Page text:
Thursday, February 4, 2010


I got drunk for the first time when I was 16. I got drunk for the last time when I was 31. For 15 years in between there I had more black outs than I can count, puked in more places than I remember and did things I am completely ashamed of.

There were two instances in particular that weighed heavy on my heart. Black scuff marks on my soul. Deep pits of ugliness that could consume me on any given day if I let my mind go there.

Long before I got sober I knew I would have to deal with those things at some point. I knew I'd have to eventually tell someone, or go crazy trying to hide it. When I asked BW to be my sponsor in June she said she'd only agree if I agreed to work the steps. I told her I was a scared scared chicken, but I would give it my very best shot.

7 months later I finally worked step 4 and 5. I wrote down in my own words the things I was hiding. I put onto paper the ugliest ugliest part of me. It was the absolute hardest thing I have ever done. Harder than not drinking at Thanksgiving. More difficult than going into my first meeting.

I wanted to quit. I cried. I texted a friend who asked if I really had to do this. But I knew I did. I trusted BW and I trusted the program.

So I wrote the words.

The next morning, early in the dark, I read the words out loud. I had to sit on the floor, my back to BW. I read quietly. I paused several times. I honestly thought about just giving her the paper to read. But I finished what I started.

I read the words.

And funny thing is, lightening didn't strike me. I was assured that I was not the only person to have done what I did and experience what I experienced. And I was also reminded that if I needed any more proof that indeed I had a problem with alcohol, those two incidents confirmed it.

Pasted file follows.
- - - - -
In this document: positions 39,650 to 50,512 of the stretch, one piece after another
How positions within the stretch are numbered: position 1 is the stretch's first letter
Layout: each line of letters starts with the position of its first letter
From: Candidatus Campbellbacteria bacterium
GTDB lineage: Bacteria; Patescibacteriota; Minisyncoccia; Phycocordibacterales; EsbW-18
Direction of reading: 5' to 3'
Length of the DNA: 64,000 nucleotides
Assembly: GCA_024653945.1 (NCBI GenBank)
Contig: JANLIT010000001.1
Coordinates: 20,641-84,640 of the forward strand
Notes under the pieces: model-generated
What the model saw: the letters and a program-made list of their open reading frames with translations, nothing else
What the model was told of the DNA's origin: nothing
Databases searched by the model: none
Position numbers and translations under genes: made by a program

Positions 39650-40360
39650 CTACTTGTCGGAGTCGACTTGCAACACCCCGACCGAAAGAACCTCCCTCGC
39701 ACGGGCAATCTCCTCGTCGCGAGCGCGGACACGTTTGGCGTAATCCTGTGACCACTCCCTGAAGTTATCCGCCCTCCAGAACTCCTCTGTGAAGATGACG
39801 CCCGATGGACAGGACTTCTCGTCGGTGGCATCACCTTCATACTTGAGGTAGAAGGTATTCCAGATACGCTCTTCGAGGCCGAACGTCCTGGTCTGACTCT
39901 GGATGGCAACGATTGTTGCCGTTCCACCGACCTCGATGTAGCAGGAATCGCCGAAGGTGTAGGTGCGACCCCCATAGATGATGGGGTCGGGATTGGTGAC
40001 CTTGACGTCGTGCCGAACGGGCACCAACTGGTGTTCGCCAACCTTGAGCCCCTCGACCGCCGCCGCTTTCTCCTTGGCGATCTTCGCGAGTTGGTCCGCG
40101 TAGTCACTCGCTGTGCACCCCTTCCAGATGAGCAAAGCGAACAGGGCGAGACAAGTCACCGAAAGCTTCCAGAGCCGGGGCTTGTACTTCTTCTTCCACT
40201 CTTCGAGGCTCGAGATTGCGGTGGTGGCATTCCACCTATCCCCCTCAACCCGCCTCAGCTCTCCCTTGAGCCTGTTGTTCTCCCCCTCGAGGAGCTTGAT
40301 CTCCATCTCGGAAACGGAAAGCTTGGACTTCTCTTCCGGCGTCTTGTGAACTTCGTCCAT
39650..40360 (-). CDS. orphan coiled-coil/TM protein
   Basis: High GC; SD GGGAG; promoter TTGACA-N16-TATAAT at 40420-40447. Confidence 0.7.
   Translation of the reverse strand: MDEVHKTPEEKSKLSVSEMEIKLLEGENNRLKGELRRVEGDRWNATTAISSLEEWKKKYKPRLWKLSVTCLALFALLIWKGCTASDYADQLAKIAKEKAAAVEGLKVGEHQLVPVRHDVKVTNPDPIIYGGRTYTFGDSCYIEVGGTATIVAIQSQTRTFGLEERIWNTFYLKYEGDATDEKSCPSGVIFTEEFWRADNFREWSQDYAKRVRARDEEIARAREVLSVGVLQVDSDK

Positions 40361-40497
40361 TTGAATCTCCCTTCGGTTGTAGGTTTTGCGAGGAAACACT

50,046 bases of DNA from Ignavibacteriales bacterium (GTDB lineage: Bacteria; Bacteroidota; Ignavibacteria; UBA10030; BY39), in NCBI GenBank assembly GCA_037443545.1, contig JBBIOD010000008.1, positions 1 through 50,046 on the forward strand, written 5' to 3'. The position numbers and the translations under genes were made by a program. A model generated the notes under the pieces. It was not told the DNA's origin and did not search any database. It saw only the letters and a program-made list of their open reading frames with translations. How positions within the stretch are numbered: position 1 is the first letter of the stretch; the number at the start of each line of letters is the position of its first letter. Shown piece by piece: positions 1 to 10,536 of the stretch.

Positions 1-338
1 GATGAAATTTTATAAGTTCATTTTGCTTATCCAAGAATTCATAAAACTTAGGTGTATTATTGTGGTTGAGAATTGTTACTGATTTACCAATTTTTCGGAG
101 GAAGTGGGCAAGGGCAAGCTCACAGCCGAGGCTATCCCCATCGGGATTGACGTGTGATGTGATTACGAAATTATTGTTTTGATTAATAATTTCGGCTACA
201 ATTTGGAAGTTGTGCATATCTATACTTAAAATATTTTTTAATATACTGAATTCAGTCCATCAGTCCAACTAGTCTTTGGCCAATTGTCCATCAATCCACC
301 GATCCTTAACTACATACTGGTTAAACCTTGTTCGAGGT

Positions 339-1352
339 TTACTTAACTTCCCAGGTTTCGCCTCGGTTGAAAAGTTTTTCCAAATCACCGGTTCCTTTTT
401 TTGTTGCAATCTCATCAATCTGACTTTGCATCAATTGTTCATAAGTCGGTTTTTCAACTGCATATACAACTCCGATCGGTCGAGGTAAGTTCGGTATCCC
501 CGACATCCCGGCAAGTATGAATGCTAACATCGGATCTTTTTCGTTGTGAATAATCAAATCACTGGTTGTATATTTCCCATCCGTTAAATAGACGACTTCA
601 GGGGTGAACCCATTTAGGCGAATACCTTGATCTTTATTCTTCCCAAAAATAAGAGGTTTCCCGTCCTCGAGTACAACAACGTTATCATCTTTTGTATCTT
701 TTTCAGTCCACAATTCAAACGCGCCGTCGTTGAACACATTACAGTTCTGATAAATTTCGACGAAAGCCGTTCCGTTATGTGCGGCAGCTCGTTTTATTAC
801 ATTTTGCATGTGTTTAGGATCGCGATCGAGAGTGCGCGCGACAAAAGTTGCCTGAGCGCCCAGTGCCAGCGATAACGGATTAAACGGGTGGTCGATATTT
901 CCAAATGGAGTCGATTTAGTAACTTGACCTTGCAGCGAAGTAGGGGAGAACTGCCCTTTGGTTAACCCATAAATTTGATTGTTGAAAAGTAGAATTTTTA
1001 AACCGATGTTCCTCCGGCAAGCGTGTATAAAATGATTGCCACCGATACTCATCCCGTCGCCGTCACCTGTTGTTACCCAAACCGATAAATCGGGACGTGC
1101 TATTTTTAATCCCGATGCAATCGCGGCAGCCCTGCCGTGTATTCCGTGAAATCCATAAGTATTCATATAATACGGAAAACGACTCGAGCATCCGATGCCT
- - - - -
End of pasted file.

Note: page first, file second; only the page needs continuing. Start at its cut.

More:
BW found some matches, we moved over to the fireplace and she struck a match. I held the paper and it lit on fire. I silently watched the paper burn, tears streaming down my face.

I burned the words.

While I had given those things to the Lord time and time again in my head there was something so cathartic about actually writing, reading and burning the words. As my sponsor said, I acknowledged my past, owned it and moved on.

I am forgiven, washed white as snow. {Isaiah 1:18} And while there will always be earthly consequences for my sinful actions, my Jesus remembers none of it. I am a new creation to him {2 Cor 5:17}.

I am not that same person. I am sober. I am forgiven.

Are you?
Happy Thursday~


Kim A. said...

You have shared today in such a simple, honest, and deeply heartfelt way. Thank you for sharing. I can't add one more word since words just aren't enough..are they?


Anonymous said...

I love this J!!! It made me tear up majorly - I've been thinking about my 4th Step a lot lately and this just proved to me that I can get through it.

Thanks & Hugs - Annette

Robin said...

A few days ago (and for several weeks prior) I had been stressing about something in my past. Since I am new to finding Jesus, I was terried that what I did was so bad there is no way he could forgive me. But after talking to some people, I realized that Jesus knew what I had done when he saved me, and forgave me then. Nothing has changed, God doesn't change. This was a big realization for me, and I am so lucky to have God in my life. I think I am about ready to move on to step 4, now that I have miraculously found the answers to steps 2 and 3.

Thanks for sharing this, it put a lot of what I just went through into perspective. I love how the AA steps and the relationship with God are parallel. Like, if you do the work on one side, you're also addressing it on the other side, without even knowing it.